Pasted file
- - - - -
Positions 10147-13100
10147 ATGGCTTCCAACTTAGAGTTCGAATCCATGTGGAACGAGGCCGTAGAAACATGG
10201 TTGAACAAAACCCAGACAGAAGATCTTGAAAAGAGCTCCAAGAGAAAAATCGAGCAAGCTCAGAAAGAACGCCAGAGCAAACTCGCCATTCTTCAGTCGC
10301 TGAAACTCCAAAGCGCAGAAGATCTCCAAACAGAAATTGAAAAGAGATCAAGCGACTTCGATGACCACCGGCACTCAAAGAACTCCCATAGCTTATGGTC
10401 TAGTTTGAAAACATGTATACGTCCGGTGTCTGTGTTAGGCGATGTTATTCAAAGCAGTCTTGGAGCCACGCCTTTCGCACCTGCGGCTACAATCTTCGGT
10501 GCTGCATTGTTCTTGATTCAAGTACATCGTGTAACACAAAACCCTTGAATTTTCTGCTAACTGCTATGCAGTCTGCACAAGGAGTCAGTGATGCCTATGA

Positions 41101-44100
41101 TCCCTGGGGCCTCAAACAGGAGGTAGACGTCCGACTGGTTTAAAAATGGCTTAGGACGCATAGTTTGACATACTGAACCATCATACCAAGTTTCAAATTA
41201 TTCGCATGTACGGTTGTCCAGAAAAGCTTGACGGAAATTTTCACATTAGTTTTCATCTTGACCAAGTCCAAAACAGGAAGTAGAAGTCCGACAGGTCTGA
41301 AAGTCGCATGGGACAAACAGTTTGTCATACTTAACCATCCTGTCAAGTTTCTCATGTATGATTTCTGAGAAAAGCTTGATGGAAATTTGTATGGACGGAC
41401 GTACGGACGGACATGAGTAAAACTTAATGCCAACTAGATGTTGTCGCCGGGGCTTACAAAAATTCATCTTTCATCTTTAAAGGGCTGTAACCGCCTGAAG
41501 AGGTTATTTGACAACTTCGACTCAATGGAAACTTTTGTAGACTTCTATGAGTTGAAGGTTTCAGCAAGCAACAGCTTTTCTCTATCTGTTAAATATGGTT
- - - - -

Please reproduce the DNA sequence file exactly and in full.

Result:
Positions 10147-13100
10147 ATGGCTTCCAACTTAGAGTTCGAATCCATGTGGAACGAGGCCGTAGAAACATGG
10201 TTGAACAAAACCCAGACAGAAGATCTTGAAAAGAGCTCCAAGAGAAAAATCGAGCAAGCTCAGAAAGAACGCCAGAGCAAACTCGCCATTCTTCAGTCGC
10301 TGAAACTCCAAAGCGCAGAAGATCTCCAAACAGAAATTGAAAAGAGATCAAGCGACTTCGATGACCACCGGCACTCAAAGAACTCCCATAGCTTATGGTC
10401 TAGTTTGAAAACATGTATACGTCCGGTGTCTGTGTTAGGCGATGTTATTCAAAGCAGTCTTGGAGCCACGCCTTTCGCACCTGCGGCTACAATCTTCGGT
10501 GCTGCATTGTTCTTGATTCAAGTACATCGTGTAACACAAAACCCTTGAATTTTCTGCTAACTGCTATGCAGTCTGCACAAGGAGTCAGTGATGCCTATGA

Positions 41101-44100
41101 TCCCTGGGGCCTCAAACAGGAGGTAGACGTCCGACTGGTTTAAAAATGGCTTAGGACGCATAGTTTGACATACTGAACCATCATACCAAGTTTCAAATTA
41201 TTCGCATGTACGGTTGTCCAGAAAAGCTTGACGGAAATTTTCACATTAGTTTTCATCTTGACCAAGTCCAAAACAGGAAGTAGAAGTCCGACAGGTCTGA
41301 AAGTCGCATGGGACAAACAGTTTGTCATACTTAACCATCCTGTCAAGTTTCTCATGTATGATTTCTGAGAAAAGCTTGATGGAAATTTGTATGGACGGAC
41401 GTACGGACGGACATGAGTAAAACTTAATGCCAACTAGATGTTGTCGCCGGGGCTTACAAAAATTCATCTTTCATCTTTAAAGGGCTGTAACCGCCTGAAG
41501 AGGTTATTTGACAACTTCGACTCAATGGAAACTTTTGTAGACTTCTATGAGTTGAAGGTTTCAGCAAGCAACAGCTTTTCTCTATCTGTTAAATATGGTT